Element78 will also be sponsoring Isambard Kingdog Brunel (painted by Tim Miness) which will be located outside Temple Meads train station. Confirmed artists include some really high profile names including Kath Kidson, Quentin Blake, Harry Hill, One Direction’s Zayn Malik, and of course, Aardman’s own Gromit creator, Nick Park!

Tim Miness - Isambark Kingdog Brunel 1

Element78′s Gromit, Isambark Kingdog Brunel by Tim Miness

There will also be a ‘Gromit of the Day’ every day during the instillation, which you can view on the app and unlock extra achievements if you visit the dog on the day, as well as having the chance to win fun freebies at the location.

In addition to raising funds for The Grand Appeal, Gromit Unleashed is set to be a real boost for Bristol’s tourism and it’s fast growing reputation as a hub of artistic creativity.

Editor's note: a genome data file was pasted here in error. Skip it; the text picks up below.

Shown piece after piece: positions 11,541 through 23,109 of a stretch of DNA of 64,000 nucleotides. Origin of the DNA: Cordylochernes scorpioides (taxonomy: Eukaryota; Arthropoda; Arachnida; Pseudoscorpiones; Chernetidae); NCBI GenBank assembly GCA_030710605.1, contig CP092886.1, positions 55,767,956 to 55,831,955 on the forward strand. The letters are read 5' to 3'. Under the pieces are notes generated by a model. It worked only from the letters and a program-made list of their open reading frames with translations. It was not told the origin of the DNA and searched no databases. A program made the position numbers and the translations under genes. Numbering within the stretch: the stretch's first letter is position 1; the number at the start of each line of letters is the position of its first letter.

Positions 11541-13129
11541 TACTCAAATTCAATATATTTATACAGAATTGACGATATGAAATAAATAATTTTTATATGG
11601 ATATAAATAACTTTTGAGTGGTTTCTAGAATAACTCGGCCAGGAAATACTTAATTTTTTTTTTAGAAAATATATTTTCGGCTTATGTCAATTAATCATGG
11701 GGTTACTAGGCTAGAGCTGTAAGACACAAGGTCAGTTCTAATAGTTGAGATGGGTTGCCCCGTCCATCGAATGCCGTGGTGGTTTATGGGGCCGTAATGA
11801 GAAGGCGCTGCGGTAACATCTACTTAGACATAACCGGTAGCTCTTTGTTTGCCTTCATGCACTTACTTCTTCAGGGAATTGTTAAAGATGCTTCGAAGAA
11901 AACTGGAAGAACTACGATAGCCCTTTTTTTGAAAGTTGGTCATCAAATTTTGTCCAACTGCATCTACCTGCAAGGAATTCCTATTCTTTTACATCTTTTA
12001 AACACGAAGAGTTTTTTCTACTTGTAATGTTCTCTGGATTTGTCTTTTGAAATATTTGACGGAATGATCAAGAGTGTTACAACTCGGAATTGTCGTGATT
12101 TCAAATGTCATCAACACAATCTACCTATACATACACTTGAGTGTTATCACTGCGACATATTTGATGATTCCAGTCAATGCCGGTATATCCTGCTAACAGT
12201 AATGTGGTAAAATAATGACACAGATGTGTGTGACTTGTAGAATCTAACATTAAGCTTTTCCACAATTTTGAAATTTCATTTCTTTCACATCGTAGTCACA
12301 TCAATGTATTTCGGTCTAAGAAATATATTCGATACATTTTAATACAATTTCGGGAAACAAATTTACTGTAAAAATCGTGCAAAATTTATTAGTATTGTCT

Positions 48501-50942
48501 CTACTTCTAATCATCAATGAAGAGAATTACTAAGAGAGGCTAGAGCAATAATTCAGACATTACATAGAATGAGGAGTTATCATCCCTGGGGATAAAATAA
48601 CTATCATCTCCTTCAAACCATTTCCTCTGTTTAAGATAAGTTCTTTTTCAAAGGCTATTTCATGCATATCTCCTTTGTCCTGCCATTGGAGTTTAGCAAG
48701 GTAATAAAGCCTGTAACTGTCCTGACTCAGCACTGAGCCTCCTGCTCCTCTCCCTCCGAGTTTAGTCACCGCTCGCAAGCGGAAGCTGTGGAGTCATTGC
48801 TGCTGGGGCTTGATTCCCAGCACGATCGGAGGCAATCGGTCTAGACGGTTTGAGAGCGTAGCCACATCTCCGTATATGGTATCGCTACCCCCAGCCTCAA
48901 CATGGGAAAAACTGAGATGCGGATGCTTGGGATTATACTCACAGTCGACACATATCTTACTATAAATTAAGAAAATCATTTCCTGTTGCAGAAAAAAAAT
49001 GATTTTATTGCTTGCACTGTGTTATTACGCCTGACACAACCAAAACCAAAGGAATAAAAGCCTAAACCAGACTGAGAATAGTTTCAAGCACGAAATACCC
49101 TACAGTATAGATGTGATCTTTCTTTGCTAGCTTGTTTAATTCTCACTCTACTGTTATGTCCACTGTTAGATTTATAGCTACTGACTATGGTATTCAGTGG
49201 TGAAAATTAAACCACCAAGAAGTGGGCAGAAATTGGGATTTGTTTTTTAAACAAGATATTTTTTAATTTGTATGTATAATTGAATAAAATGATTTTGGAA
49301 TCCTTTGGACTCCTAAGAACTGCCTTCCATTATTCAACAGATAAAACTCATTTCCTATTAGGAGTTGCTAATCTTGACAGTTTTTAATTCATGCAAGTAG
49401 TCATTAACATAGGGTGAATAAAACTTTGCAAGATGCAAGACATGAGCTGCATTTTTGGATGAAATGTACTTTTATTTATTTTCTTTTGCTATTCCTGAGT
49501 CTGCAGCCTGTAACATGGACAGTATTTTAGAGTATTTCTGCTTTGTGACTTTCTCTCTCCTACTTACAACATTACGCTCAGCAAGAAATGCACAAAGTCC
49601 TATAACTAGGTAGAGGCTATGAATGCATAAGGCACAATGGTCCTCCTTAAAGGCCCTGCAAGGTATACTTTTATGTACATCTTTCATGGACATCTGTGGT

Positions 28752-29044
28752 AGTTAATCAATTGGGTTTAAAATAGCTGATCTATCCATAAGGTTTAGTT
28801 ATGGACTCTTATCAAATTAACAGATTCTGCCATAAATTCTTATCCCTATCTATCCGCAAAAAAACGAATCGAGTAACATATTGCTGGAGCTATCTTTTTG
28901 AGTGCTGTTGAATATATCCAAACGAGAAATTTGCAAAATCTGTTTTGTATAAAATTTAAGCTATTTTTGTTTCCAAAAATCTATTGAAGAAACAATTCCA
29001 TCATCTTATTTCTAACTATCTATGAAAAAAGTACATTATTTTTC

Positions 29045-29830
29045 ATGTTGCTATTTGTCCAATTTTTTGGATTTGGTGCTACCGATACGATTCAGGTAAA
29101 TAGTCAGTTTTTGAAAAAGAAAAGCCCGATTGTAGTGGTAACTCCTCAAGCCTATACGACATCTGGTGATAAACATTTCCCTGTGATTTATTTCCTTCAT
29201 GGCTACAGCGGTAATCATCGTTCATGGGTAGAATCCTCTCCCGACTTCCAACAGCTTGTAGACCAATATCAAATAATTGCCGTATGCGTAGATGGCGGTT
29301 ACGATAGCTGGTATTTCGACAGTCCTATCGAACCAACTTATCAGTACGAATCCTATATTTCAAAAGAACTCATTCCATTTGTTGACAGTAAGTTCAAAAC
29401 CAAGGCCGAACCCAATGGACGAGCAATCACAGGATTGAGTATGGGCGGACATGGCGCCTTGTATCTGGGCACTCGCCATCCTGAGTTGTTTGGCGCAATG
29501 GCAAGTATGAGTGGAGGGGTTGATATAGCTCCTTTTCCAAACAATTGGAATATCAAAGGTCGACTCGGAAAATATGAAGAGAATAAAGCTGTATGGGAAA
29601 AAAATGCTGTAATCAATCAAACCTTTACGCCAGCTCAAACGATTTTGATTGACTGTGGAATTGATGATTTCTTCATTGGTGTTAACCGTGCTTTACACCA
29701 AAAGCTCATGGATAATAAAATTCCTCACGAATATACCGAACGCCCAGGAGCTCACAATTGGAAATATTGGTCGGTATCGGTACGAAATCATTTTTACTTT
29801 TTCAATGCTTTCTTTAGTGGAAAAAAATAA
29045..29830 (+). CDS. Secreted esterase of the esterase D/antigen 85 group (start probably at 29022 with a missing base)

Bristol based Icon-Films have also produced a series of short slapstick films (commissioned by Destination Bristol) to support the trail. The main film ‘A Grand Tail’ tells the tale of two hapless delivery men – Bristolians John and Geoff – following them on a much hindered mission to deliver the giant Gromits around the city.

Chris Warren, writer and director of the series of short films explained; “Our brief was to promote Bristol as a destination and Gromit Unleashed showcases how Bristol is a rewarding place to get hopelessly lost in.”

The whole thing should be a really fun event, and I for one am looking forward to seeing the cheerful sculptures when the get unleashed next week!

You can learn more about the event and how to get the app on the Gromit Unleashed site and keep up to date with the Gromit Unleashed facebook page.

Gromit Unleashed will take place from July 1st – September 8th… all over Bristol, so keep your eyes peeled!


The Gromits arriving in Bristol – on a train driven by Nick Park himself!


How Good Goal Setting can Support Teachers and Boost Morale